- Rebel Leader: During the second Centauri occupation. He no longer has any official position, but he organises support for the resistance from Babylon 5, and by the time a new, Centauri-approved ambassador shows up, the other Narns aboard the station will accept no other leader.
- Revenge Before Reason: Played with; he is often dominated by the desire for revenge, to a degree that would be unwholesome for a real diplomat. However, he can put reason before revenge when needed (as in "Deathwalker"). And he gets over it in later seasons.
- Scars are Forever
- Smug Snake: Initially, G'Kar is both extremely smug and far less competent than he thinks, usually failing in his numerous schemes.
- Stop Worshipping Me: G'Kar writes a book, initially just his memoirs, which accidentally sees circulation after he goes with Londo to Centauri Prime and quickly becomes a new Narn holy text (similar to the Book of G'Quan, to which G'Kar is an adherent). Eventually, to escape becoming a new prophet/messiah to his people, G'Kar leaves Babylon 5 and known space entirely to go exploring with Lyta. For the most part, though, G'kar is simply annoyed that his people now look to him as a holy figure, though he does his best to impart his hard-won wisdom to them (see Unwanted False Faith).
- Tragic Bigot
- Tranquil Fury: During a very awkward elevator ride with Vir after the fall of the Narn homeworld. G'Kar is giving Vir a horrible death glare the entire ride, eventually prompting Vir to apologise for what happened in the war. G'Kar's barely contained rage is obvious and a lesser man may have just torn Vir apart where he stood. Instead, he pulled a knife, sliced his own palm open and simply repeats the word "dead" as each drop of blood hits the deck.G'Kar: How do you apologise to them?Vir: I... I can'tG'Kar: Then I cannot forgive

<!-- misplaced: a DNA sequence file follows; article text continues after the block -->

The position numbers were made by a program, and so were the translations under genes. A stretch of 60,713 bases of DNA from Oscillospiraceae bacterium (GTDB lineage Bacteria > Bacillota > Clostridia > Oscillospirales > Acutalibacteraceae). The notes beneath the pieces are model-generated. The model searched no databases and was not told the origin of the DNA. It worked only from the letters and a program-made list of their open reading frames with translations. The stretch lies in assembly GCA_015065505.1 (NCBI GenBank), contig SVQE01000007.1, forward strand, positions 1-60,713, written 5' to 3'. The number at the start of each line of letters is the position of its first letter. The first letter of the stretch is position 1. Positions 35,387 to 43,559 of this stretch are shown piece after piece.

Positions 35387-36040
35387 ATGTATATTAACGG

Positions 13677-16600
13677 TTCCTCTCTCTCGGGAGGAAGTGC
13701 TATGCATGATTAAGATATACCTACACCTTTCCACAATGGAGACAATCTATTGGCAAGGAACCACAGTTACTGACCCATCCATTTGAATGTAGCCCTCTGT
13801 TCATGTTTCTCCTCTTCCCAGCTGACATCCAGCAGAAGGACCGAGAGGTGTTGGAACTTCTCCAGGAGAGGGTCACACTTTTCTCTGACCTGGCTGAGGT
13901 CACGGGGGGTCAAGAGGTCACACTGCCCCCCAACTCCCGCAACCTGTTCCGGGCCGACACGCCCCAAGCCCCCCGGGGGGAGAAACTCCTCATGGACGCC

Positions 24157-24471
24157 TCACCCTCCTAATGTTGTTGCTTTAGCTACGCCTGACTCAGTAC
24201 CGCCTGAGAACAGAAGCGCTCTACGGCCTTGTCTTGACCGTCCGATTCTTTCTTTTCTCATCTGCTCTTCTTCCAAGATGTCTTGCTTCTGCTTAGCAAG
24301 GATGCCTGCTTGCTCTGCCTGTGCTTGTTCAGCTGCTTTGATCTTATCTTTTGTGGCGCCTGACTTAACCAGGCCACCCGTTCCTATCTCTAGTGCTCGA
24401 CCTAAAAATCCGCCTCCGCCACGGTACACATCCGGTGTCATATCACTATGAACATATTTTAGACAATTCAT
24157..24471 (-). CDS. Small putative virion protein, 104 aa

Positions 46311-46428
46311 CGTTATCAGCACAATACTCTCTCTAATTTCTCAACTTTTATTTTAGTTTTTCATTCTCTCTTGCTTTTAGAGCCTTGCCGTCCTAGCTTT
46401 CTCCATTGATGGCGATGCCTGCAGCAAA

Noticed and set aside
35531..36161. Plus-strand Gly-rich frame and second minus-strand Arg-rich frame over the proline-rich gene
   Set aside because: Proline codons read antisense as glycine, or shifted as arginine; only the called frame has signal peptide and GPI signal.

- There is also the moment when Delenn finally reveals that she already knew about the coming of the Shadows, and allowed them to aid the Centauri in obliterating his home world. Again he's obviously furious but manages to remain calm. Whilst he admits that logically what they did was the correct move he can't yet forgive them.
- Unwanted False Faith: In the fifth season, when he unwillingly becomes a famed Narn spiritual leader. He is particularly annoyed by those who worship him and repeatedly misinterpret what he is trying to teach them.
- With Friends Like These...: When he finds out that Delenn allowed the slaughter of his people at the Shadows' hands to avoid revealing that the Shadows' return was known, G'Kar tearfully, painfully, admits she was correct to do so. And that he might eventually forgive her for it—but not that day.
- Advertised Extra: Caitlin Brown and Mary Kay Adams receive star billing throughout the first two seasons, but Na'Toth appears in only seven episodes in this time.
- Chuck Cunningham Syndrome: Subverted. While she quietly disappeared from the series early in season 2, she reappeared in a season 5 episode. And before that, a season 3 episode established what had happened to her.
- No-Holds-Barred Beatdown: Delivered to Jha'Dur in "Deathwalker".
Played by: Marshall Teague
- Ambadassador: Becomes G'Kar's replacement as ambassador to Babylon 5
- Badass Boast: Sheridan expresses concern of what his superiors will think if he accepts Ta'Lon as a bodyguard. Ta'Lon replies that they'd think Sheridan would live to be a hundred.
- Brainwashed and Crazy: During his time as a prisoner of the Streib
- Les Collaborateurs: Briefly became the bodyguard of Centauri collaborator Na'Far
- Katanas Are Just Better: Rarely seen without K'tok, the Narn version of the earth katana
- I Owe You My Life: Towards Sheridan. At one point he considers becoming Sheridan's bodyguard, where Sheridan wants it or not.
- Number Two: Becomes G'Kar closest confidant after joining him
- Replacement Goldfish: Becomes one of sorts to Na'toth, who is imprisoned during the Second Occupation of Narn. By the end of the series he becomes one for G'Kar.
- Screw This, I'm Outta Here: Abandons Na'Far to join G'Kar